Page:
The following is a translation of an excerpt from Ishizue: Kashihara Genjiro no shinko to shogai (Cornerstone: The Faith and Life of Genjiro Kashihara) by Teruo Nishiyama. Note: This translation is a provisional one and may need to undergo further revision.
The Spirit of Our Predecessors
After having been saved from his mental illness, Genjiro returned to Myodo in good health. Rev. Tosa ordered him to nurture followers belonging to Myodo’s subsidiary churches, so he did not go out on a missionary expedition again.
When Genjiro became a member of the Kashihara family, Myodo had five subsidiary churches. In 1900, when he was 26 years old, he became the head minister of Myodo Auxiliary Church. Myodo thereafter saw much growth, and it is believed this was all due to Genjiro’s efforts to nurture his congregation.
In conjunction with Myodo’s growth, in 1937, when he was 63 years old, Genjiro was promoted to a headquarters senior official (Honbu-jun’in). Two years later, he was then promoted to the highest rank one could reach in Tenrikyo, a headquarters executive official (Honbu-in). From then on, he merely concentrated on administering the Sazuke, often going without food and sleep, until he passed away for rebirth in 1957 at the age of 83. It is likely that the young Genjiro did not even dream of reaching such heights, and it is assumed that those around him felt the same way.
Although a biography ought to touch upon the journey Genjiro embarked on that eventually led him to attain such heights, I would like to refrain from writing on his outward accomplishments.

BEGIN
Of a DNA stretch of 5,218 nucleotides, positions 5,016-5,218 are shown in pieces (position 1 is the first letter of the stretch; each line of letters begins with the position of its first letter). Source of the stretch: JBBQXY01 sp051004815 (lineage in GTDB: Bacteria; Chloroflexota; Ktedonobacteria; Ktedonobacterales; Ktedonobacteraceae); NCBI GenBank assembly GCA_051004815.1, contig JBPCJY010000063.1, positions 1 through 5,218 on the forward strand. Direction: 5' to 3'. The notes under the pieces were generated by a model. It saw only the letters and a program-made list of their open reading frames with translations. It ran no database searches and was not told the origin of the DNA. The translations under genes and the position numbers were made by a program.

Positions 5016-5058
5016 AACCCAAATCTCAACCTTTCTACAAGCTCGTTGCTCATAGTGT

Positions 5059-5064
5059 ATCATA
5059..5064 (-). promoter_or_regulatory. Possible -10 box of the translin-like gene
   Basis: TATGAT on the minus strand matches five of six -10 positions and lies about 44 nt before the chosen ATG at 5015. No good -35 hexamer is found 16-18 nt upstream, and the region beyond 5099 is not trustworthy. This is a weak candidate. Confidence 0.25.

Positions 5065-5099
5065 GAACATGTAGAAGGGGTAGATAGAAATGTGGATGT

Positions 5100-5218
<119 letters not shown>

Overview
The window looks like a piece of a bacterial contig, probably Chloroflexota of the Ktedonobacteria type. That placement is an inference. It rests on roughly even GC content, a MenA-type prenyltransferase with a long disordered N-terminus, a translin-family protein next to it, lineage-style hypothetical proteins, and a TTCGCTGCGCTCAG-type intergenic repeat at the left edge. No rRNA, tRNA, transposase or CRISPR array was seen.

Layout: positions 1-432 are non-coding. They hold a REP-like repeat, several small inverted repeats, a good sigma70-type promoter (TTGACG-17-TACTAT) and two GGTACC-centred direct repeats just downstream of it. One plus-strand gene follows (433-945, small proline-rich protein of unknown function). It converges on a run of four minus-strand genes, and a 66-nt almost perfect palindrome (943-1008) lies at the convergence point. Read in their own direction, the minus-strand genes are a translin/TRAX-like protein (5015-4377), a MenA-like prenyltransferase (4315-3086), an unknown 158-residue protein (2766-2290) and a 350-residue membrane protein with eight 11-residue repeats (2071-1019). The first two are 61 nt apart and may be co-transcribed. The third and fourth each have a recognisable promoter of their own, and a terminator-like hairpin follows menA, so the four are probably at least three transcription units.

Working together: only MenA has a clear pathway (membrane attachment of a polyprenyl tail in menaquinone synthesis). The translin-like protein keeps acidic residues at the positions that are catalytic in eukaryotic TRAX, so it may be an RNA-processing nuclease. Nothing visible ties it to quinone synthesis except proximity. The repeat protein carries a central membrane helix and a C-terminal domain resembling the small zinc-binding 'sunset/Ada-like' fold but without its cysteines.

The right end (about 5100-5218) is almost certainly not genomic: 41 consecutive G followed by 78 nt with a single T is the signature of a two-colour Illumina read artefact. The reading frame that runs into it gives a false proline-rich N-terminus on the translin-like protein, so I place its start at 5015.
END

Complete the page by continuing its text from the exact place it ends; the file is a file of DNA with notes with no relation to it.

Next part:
I have once heard the saying, “One ought to value the spirit of our predecessors, not the path they left behind.” I believe these are profound words.
It is assumed that Genjiro’s spirit was forged when he was saved by Rev. Tosa’s sincerity. On the outside, Genjiro’s life thereafter was naturally filled with ups and downs. Yet when one steps into the world of the spirit, one finds that his life was merely an extension and intensification of his spirit from the time he was saved. His was a truly smooth and straight path. To put it another way, the substance of his spirit was simplicity itself.
A person’s spirit is not very easy to understand. One knows a person’s spirit through their words and actions. This is especially so after some time has passed since the person was alive.
Fortunately, Genjiro’s words are quite distinctive. He often said he implemented things such as “rice, soup and one side dish,” “no alcohol or tobacco,” “utmost marital fidelity,” “prohibition from seeing the sights,” and others. However, one concludes that this was not for mere show and that it was not an issue limited to Genjiro.
Thus, I would like to describe events throughout Genjiro’s life while examining what led him to live his life in such a way, how it affected the people around him, and whatever significance it may have for us today.
Next installment in this series: His Efforts and Sense of Mission